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Food for the Soul

Food for the Soul, devotionals to help you in your busy life, written by NEWIM board members and staff. 

Learning and Leadership

Kim Johnson

The beginning of wisdom is this: Get wisdom.
    Though it cost all you have, get understanding.

                                                                        —Proverbs 4:7 (NIV)

Leadership is hard work. There is always something to do, whether it is teaching, motivating, creating, influencing or taking care of smaller, administrative details. Not only that, life situations are becoming more complex and challenging every day. Taking the time to improve leadership skill sets may seem unnecessary. Lawyers, teachers, CPAs, general contractors and many other professions are required to take continuing education courses in order to stay up-to-date with the latest laws and/or guidelines. What about those in church ministry? If we are to remain relevant in our role, learning must never stop. So what can women in ministry leadership do to “get wisdom?” Here are a few practical suggestions.

Focus first on God’s Word. At the center of lifelong learning for any Christian is knowing God Himself. The best way to do this is to remain rooted in Christ through the written word of the Bible. It is not merely reading a daily devotional but exploring God’s Word, meditating on and memorizing Scripture.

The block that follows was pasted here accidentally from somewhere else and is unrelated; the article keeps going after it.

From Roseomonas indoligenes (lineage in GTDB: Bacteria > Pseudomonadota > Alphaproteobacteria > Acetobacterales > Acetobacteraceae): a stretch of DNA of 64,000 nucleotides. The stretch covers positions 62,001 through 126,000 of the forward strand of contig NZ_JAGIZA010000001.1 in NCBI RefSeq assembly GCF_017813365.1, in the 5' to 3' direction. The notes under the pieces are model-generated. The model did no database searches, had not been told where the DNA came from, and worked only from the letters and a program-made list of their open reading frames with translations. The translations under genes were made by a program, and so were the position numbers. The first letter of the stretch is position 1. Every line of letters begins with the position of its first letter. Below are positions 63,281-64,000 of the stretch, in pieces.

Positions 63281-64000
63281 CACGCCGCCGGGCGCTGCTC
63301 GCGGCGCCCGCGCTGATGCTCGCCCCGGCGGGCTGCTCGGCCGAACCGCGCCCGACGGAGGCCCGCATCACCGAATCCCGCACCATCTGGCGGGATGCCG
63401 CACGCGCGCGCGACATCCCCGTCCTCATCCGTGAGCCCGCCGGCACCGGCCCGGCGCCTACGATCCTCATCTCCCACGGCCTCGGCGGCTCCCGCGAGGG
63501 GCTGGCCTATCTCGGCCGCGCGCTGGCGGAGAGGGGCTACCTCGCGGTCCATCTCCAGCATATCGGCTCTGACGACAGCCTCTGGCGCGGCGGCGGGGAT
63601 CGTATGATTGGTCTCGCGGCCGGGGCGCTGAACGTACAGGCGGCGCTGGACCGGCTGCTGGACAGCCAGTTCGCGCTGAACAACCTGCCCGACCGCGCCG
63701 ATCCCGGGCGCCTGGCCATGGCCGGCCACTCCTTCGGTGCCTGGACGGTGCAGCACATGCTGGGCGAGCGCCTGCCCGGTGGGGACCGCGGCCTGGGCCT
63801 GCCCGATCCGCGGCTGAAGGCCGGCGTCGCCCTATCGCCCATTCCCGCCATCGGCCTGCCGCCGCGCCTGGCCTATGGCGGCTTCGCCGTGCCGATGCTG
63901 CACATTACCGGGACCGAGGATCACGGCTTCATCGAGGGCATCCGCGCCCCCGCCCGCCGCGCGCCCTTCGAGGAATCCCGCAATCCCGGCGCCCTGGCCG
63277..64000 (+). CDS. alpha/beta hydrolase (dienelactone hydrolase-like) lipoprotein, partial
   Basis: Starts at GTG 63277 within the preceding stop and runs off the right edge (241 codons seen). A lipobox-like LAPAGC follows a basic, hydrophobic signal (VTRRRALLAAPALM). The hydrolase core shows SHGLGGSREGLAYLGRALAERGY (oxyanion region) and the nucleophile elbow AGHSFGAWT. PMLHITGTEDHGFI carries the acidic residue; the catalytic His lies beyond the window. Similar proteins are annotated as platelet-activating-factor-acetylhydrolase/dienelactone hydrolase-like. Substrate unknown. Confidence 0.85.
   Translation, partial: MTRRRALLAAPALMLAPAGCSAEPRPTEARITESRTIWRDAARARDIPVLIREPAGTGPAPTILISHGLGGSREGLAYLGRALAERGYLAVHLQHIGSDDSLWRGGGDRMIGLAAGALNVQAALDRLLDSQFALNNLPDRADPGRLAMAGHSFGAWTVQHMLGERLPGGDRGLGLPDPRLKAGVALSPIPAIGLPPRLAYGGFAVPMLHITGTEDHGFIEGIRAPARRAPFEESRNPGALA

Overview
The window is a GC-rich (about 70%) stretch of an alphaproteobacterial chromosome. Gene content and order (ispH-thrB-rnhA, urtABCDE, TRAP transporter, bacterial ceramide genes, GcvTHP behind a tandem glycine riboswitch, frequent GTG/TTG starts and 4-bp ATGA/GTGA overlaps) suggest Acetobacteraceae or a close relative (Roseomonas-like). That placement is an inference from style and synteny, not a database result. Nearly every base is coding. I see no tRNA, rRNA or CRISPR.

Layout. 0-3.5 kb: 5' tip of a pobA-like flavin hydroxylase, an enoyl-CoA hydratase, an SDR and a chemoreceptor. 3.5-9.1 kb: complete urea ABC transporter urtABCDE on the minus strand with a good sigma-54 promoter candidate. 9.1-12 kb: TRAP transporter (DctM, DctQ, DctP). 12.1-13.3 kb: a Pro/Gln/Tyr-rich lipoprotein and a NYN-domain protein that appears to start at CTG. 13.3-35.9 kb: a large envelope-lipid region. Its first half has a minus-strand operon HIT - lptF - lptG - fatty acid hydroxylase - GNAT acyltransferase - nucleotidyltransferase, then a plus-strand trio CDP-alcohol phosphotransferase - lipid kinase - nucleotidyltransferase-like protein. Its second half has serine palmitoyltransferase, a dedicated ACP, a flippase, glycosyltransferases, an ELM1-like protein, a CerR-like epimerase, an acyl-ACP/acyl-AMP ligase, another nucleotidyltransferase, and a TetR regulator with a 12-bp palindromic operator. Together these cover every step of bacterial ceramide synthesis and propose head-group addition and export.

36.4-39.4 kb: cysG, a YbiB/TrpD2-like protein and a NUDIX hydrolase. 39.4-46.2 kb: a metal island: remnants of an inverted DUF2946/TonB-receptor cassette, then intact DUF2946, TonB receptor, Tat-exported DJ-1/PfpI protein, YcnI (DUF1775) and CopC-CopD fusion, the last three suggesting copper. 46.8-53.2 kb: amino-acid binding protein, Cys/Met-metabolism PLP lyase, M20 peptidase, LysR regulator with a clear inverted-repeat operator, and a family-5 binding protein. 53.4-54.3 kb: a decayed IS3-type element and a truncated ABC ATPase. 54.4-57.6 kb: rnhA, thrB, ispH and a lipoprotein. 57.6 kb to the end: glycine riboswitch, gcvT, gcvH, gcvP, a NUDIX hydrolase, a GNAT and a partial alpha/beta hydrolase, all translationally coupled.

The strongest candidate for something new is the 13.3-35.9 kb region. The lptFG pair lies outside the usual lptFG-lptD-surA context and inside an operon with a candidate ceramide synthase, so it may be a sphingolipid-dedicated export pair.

Expand Your Resources. We often limit our learning by restricting our resources. God’s Word is always first but a myriad of other sources of substance is available. Personal conversations, for instance, can hold hidden morsels of material to tuck away. Take classes, listen to different speakers or read books. There are countless ways to enlarge your options for new information.

Create a space. Most likely you are not only a woman in leadership, but a wife, mom, grandmother or sibling. Other obligations can make it difficult to find room in an already overflowing life. So it may be a challenge to create little windows of learning time. Perhaps ten minutes with a book before bed would work. Try lingering five or ten minutes more over Scripture in the morning or listening to a podcast in the car. Endeavor to peruse one article a day from an substantive online site. No matter how short the time, use it.

Upgrade your media. While holding a real book in your hands can be comforting, it is less and less practical to keep a large personal library. With the wealth of available media, be open to letting technology care for and keep your papers and books.

Become a learner. Maybe “Learner” is not in your top five from StrengthsFinder (Tom Rath). You can, however, still cultivate an aptitude for learning by always being deliberate, curious and committed to your growth.   

God has called us to our respective roles but our effectiveness is limited when we attend to the needs of everyone else and ignore our own progress. God did not create us to stagnate and it is just as important for Him to do His work in us as well as through us. Learning and leadership is your most powerful partnership.